2. I actually found this on AAM.

Secret Asian Man is the first Asian American comic strip to appear on a major American newspaper (sorry I forget which again ^^;;). Anyway, here i want to use the fanfiction stuff we covered in class as well as anderson's theory of imagined communities and horizontal-ness about how we (asian americans) fantasize asians by creating the anti-stereotype of asians through a comic strip like this one.

i know this is just a blah from my brain right now but whaddaya think? any comments/suggestions/questions to narrow this down/give it form would be helpful.


visualization, images, and the imagination are three principles that structure Tsings Friction. I want to engage with these concepts as a way of entering Tsings argument, but also as an excuse to discuss other theories of visualization proposed by Jameson, Keenan nad Appadurai. Ill definately be focusing on mapping (its a good way to get at the notions of travel, locality, landscape that are also at play in Tsings text, along with the whole vision aspect) but im not so sure on which particular instances of mapping ill focus on. id appreciate it if anyone had any intriguing examples of mapping they might share with me ... all Ive got so far is a story from This American Life, and The Million Dollar Block Project run by the urban studies program at Columbia... the question ill be trying to focus on: how are we trained to see, and how can we understand maps as mechanisms that aid this process of visual mystification.

Paper Proposal

I’m interested in taking a closer look at media and its uses in contemporary conflicts. Thomas Keenan’s articles might be a good starting point for this. The U.S. military’s use of, and reaction to, popular media in Mogadishu, the lack of a timely U.S. response in Kosovo despite media (and new-media) attention, and Jasish Ansar al-Sunna’s use of new-media in Iraq present several different and sometimes contradictory effects of media.

Fredric Jameson’s model of the cognitive map might be useful analytical tool. This is not to say that any of the media above provide anything like a cognitive map, but it might be useful to investigate the place if different kinds of media in a larger scheme, and how the individual/subjective informs larger structures and vice versa. Along these lines, Anna Tsing’s concept of ‘friction’ might also be useful. Specifically, I’m interested in her ideas regarding the generation of a “universal”: the establishment of an “axiom of unity” that standardizes difference, and convergence of incompatible differences to create a universal of contingent collaboration. How do competing voices, such as Jasish Ansar al-Sunna, U.S. mainstream media, and the blogs of Iraqi and U.S. soldiers converge to form a universal picture? Do they create a universal at all, or are they an aggregate of subjective fragments?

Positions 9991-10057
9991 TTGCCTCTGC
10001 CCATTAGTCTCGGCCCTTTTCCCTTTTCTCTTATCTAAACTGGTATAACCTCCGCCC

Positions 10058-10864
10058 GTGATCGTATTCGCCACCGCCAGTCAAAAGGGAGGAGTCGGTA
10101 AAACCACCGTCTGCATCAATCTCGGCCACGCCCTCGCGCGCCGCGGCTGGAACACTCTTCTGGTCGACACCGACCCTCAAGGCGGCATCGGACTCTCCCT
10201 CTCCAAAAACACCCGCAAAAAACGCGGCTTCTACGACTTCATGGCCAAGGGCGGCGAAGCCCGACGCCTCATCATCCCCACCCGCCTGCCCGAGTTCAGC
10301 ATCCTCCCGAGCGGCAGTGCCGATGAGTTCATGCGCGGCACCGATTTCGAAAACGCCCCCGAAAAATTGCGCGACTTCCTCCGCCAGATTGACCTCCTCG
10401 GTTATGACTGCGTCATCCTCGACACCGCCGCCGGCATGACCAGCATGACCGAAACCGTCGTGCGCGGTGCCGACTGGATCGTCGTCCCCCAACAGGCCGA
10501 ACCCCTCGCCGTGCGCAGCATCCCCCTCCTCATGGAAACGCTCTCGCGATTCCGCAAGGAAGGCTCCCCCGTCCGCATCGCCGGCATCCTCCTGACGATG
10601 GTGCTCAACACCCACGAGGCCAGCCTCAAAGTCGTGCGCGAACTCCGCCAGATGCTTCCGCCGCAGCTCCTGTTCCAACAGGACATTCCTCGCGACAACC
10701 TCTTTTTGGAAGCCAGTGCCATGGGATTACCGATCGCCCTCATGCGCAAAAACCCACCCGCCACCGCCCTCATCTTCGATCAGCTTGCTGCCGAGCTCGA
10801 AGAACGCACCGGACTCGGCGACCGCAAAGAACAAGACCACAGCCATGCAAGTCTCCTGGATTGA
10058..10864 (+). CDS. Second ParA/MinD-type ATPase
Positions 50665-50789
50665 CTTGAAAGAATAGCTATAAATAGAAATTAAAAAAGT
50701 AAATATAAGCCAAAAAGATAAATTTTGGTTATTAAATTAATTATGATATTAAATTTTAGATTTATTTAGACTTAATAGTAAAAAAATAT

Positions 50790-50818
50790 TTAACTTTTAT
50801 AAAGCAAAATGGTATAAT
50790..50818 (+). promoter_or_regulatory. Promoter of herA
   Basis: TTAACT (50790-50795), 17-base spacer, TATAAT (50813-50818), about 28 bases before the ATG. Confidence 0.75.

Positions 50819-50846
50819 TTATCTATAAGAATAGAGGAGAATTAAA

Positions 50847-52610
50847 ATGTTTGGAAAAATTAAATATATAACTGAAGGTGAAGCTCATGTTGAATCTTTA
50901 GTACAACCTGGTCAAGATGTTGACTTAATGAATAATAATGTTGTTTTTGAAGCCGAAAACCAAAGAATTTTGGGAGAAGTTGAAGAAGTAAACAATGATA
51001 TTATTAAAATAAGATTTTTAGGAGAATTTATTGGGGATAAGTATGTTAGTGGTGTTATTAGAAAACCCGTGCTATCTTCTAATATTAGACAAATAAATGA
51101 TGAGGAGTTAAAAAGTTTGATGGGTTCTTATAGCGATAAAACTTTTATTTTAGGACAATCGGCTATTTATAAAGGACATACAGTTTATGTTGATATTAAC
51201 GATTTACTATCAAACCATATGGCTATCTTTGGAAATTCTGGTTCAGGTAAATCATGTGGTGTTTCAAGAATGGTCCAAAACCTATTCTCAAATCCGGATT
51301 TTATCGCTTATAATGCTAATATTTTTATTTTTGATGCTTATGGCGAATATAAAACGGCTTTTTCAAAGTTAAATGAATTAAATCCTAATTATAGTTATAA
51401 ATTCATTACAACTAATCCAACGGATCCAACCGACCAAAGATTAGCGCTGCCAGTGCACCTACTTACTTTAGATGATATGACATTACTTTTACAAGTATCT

There’s also plenty of material to examine that we haven’t looked at closely in class, such as the blogs of U.S. soldiers, the online forums that host material from Islamic militants, or youtube videos from conflict areas. (There are highly-local videos on youtube such as those made by British Ghurka brigades – units made up entirely of Nepalese nationals fighting for Britain, a left-over from the colonial era – showing grinning Ghukas on patrol and at leisure in Iraq, all set to central-Asian pop music.) Bearing Jameson and Tsing in mind, the questions are: how do these individual pieces of media work to inform a global (in Jameson’s sense) or universal (in Tsing’s sense) understanding? What influence does the global have on the individual, and how is the global visible in individual? I more concrete question would be to ask if these examples of new media have any influence on policy, and if so what and how?

Media, Protocological Resistance, and Corporate Control

On October 18, the 26-year-old operator of was arrested in a massive police raid based on information gathered by British trade union FACT, the Federation Against Copyright Infringement. An operator of the site, which hosts links to free movies online, told media blog The New Freedom that the operators may be sued for as much as 100 million pounds.

Tv-links and its many imitators are the latest incarnation of the internet’s authority-flouting tradition of file-sharing, springing up at the intersection of Napster and sci-fi fandom. Sharing itself becomes an act of engagement with and appropriation of corporately-produced television and film media. Although participants simply post links, rather than creating their own media as in fan vids, they create a new cultural landscape by changing what gets watched and how. They share opinions and exchange information in forums hosted on the site. Sites that link to streaming media act as a leveler, placing foreign, low-budget, and out-of-print films next to the summer’s biggest blockbuster. In this way, it bypasses the big-budget structure of distribution by giving users immediate access to films with a range of origins and budgets.